With extreme precision, Twilight began constructing her spell. She referenced the spell diagrams she’d created, weaving her magic with pedantic care according to their instructions. There was no room for error here. She was, after all, about to perform surgery on herself, which was exactly as bad of an idea as it sounded like, but she wasn’t about to let anypony else do it for her. The only pony who she trusted and whose magical abilities she trusted enough was Celestia, and that would inevitably open a whole can of worms they didn’t have time for right now.

After a half hour of continuous effort and rigorous double, triple, and even quadruple checking her work, Twilight held her spell ready to cast. This was, far and away, the single most complex piece of sorcery she’d ever attempted. All it took to set it off now was a flux of power so simple a foal could do it.

All right, Twilight. You’ve not yet hit your natural limit. You’re nowhere near your theoretical limit. You’re not challenging the density barrier Celestia has somehow overcome. You’re going to be fine. Everything is going to be fine.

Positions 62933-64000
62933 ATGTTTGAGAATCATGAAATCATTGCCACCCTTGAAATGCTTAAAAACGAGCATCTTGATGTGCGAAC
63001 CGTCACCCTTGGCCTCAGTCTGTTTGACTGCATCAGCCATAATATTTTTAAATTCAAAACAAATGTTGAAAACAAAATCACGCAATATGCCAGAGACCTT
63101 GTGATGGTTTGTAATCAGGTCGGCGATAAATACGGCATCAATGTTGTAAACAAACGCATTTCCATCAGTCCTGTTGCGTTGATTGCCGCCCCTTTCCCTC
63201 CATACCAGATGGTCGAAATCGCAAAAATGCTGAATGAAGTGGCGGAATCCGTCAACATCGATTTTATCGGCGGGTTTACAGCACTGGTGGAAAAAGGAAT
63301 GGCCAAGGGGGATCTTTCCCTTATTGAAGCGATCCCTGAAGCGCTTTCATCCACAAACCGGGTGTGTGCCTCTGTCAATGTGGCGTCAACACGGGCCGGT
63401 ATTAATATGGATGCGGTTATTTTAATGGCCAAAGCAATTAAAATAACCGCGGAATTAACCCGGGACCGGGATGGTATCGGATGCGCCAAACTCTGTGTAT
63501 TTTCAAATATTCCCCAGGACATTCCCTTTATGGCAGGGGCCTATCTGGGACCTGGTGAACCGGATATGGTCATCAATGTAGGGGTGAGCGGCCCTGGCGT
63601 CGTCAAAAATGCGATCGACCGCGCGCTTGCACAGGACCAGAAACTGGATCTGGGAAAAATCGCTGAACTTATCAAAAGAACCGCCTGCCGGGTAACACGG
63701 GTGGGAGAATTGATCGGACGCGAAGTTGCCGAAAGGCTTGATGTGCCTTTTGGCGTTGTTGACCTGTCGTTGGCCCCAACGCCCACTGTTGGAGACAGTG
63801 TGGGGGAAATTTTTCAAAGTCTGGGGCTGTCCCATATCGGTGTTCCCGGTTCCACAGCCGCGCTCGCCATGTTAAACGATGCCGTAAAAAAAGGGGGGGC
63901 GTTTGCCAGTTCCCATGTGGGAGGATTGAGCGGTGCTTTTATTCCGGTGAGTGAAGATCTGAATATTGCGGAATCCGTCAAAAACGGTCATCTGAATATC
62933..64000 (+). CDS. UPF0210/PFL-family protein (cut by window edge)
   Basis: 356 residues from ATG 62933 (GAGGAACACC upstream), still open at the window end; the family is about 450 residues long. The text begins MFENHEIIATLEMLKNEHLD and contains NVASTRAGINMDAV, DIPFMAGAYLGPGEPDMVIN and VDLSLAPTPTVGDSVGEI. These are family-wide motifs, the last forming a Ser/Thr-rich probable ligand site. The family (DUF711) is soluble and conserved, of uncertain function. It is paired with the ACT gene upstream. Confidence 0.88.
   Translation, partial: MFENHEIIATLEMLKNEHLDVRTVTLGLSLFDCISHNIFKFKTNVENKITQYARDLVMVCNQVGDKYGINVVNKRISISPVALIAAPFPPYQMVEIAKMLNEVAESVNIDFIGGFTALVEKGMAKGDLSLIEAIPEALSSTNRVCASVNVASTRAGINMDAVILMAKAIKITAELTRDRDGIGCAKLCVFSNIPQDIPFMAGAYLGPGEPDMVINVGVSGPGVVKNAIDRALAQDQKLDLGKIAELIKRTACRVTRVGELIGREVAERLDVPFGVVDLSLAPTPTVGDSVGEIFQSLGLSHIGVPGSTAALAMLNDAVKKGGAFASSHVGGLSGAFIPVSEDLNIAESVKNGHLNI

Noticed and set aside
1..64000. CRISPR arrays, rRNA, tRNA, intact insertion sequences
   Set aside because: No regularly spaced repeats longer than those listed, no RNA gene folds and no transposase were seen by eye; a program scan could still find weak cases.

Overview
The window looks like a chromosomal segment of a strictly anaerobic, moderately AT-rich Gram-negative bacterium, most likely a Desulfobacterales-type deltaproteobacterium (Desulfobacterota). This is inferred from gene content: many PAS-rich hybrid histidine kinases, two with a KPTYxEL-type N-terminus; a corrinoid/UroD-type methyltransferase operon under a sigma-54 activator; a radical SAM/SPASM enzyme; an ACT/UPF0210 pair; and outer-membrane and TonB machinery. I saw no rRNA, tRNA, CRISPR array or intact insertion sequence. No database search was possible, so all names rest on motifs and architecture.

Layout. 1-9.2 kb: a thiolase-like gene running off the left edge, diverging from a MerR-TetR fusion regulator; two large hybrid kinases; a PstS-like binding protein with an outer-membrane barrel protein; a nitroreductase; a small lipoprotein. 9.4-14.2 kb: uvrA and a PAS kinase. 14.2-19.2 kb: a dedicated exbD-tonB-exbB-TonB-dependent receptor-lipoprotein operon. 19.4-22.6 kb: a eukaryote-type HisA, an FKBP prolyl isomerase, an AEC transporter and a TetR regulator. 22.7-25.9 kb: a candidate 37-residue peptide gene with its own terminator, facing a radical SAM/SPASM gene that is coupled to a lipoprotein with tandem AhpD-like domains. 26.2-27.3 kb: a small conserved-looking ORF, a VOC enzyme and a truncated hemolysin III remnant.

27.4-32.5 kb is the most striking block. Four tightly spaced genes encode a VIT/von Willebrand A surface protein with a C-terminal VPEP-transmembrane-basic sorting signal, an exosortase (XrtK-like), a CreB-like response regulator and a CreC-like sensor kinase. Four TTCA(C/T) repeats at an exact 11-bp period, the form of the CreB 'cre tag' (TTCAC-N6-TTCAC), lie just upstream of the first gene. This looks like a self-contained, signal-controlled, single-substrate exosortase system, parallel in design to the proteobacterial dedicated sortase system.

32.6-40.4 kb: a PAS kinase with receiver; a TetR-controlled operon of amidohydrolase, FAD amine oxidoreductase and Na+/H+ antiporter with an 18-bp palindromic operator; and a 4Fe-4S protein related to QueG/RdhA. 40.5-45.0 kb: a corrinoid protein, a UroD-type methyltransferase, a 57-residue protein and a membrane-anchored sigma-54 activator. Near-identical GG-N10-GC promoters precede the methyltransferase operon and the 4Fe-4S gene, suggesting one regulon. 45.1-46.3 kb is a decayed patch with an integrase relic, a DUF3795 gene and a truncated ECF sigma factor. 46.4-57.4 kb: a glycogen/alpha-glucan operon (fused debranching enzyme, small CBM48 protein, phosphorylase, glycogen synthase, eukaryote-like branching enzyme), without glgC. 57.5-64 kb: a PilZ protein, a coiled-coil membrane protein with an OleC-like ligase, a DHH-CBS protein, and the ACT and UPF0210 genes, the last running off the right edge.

Twilight triggered the spell. It went to work not in a blaze of glory but with the quiet efficiency with which it’d been designed. She didn’t resist as it pulled, and stretched, and filled her in ways few if any ponies ever had been before. The spell and strange sensations ended almost as quickly and without spectacle as they’d begun. If indeed Ponish had the vocabulary to describe the experience in anything but a crude approximation, she’d not had the time necessary to discover the words.

“Well.”

Left with a vaguely off sensation, Twilight swayed in place and just tried to make sense of what she’d gone through. It perhaps should have been a warning sign when she found herself feeling far more than thinking, but instinct took over. The moment she tried to summon up her magic, she knew something was wrong. Her legs went weak and gave out beneath her. She missed a breath. The oncoming rush of adrenaline gave her just enough presence of mind to seek help.

“Fubar!” Twilight cried out.

The test chamber’s emergency teleport activated immediately and whisked Twilight away to Ponyville. As it specified position only, not orientation, it kindly dumped her onto the floor of Pinkie Pie’s room as she’d fallen. Then spotting its stunned resident nearby in bed but not asleep, she gasped out, “Pinkie. Hospital.”